I always wondered why manufacturers have to accentuate that certain bean is from Brazil or another famous coffee region. However, as I became more passionate about coffee, I’ve learned that factors such as humidity, ambient temperature, soil, growing altitude all affect the taste and quality of coffee beans.
One thing to remember is the higher the growing altitude is, the better quality of the beans is.
The Significance Of Processing
Improperly processed coffee beans can result in undesirable earthy flavor or taste of mold/mildew. Let’s go through the most common processing methods so that you can learn the differences:
● Dry processing means allowing the coffee cherry to dry out naturally with the help of the ambient air. Beans processed this way are more prone to defects.
● Wet processing uses water to remove the cherry and access the bean. After, the beans are soaked in water and left like that for up to a week. This process results in more acidic and fruity notes.
● Honey processing is similar to wet processing except soaking the beans. The beans are washed and dried immediately. Beans processed like this produce the best balance of flavors.
How Can Roasting Change The Original Flavor?
Even though the type of coffee, origin, and processing form a certain taste, different methods of roasting can produce entirely different flavors. Here’s how:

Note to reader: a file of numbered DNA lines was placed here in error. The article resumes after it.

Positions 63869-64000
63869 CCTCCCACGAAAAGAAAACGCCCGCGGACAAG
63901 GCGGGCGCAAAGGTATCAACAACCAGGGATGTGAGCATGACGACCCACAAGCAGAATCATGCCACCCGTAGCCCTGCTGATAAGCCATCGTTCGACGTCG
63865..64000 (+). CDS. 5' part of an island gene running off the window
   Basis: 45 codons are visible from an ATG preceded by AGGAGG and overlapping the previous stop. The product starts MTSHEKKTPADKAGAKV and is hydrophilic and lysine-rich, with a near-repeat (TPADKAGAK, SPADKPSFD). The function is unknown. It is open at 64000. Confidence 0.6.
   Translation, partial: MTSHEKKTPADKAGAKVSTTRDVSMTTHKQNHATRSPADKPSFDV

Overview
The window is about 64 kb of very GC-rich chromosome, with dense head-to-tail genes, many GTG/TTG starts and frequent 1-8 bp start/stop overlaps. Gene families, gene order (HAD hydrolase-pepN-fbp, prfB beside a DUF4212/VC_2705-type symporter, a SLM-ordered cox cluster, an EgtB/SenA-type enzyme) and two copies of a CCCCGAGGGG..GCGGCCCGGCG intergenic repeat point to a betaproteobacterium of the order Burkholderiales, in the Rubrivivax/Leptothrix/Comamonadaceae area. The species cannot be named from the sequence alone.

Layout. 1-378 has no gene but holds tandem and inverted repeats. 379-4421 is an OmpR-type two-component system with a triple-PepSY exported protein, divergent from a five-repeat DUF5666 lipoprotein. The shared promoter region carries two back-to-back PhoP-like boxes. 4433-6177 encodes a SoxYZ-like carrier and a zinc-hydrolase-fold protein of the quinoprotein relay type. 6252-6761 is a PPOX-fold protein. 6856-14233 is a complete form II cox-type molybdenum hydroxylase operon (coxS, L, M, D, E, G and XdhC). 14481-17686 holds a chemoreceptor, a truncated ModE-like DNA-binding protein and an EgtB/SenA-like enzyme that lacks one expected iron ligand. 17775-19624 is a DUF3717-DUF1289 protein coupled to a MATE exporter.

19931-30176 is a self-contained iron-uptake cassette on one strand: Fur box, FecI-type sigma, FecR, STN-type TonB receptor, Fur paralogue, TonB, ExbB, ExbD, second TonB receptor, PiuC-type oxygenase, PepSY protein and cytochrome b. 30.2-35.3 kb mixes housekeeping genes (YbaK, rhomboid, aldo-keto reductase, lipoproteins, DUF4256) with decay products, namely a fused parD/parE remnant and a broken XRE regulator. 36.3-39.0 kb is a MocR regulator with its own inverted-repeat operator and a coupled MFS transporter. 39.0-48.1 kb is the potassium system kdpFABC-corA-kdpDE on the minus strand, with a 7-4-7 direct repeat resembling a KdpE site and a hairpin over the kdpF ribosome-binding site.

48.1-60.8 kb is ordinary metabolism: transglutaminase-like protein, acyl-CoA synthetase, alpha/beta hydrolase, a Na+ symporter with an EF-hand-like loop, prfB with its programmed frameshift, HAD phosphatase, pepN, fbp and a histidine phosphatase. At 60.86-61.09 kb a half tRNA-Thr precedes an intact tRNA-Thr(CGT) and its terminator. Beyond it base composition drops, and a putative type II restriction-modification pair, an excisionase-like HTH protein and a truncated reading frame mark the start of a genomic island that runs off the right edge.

● Lightly roasted coffee emphasizes the natural taste of the bean and sometimes tastes a bit grassy.
● Medium roasted coffee leaves the flavors fairly intact, but ads slight caramelization to the sugars in coffee.
● Darkly roasted coffee modifies the flavor the most and caramelizes sugars completely. This gives the roasts strong, bitter, smokey and burned notes.
Here It Comes The Best Coffee Beans For Latte!
Are you nervous about having to wait this long to get the answer from the titular question? Well, I’m sorry, but the answer isn’t that simple, and you need to be better familiarized with the terminology, different types of beans and factors that impact their taste.
As I said, latte is an espresso-based drink, but while espresso can be made with all kinds of beans (depending on your taste), latte isn’t that flexible. Because latte contains a significant amount of milk which alters its flavor and strength, subtle and weak taste profiles don’t work well for this drink.
It is better to decide for beans with bold, more pronounced flavors so that the natural taste of coffee overpowers the milk. For the same reason, you should choose the medium of full-bodied coffees because they enhance the richness of the coffee taste, which is very desirable for latte. Light bodied coffees, on the other hand, result in watery taste.
Preparing a perfect cup of latte depends on many things, including your skill, the choice of milk, your coffee maker and, of course, the coffee beans you decide for. With this article, at least you will have the last thing covered.
I hope the tips I gave will be useful for you. Let me know if you have any additional question in the comment section below.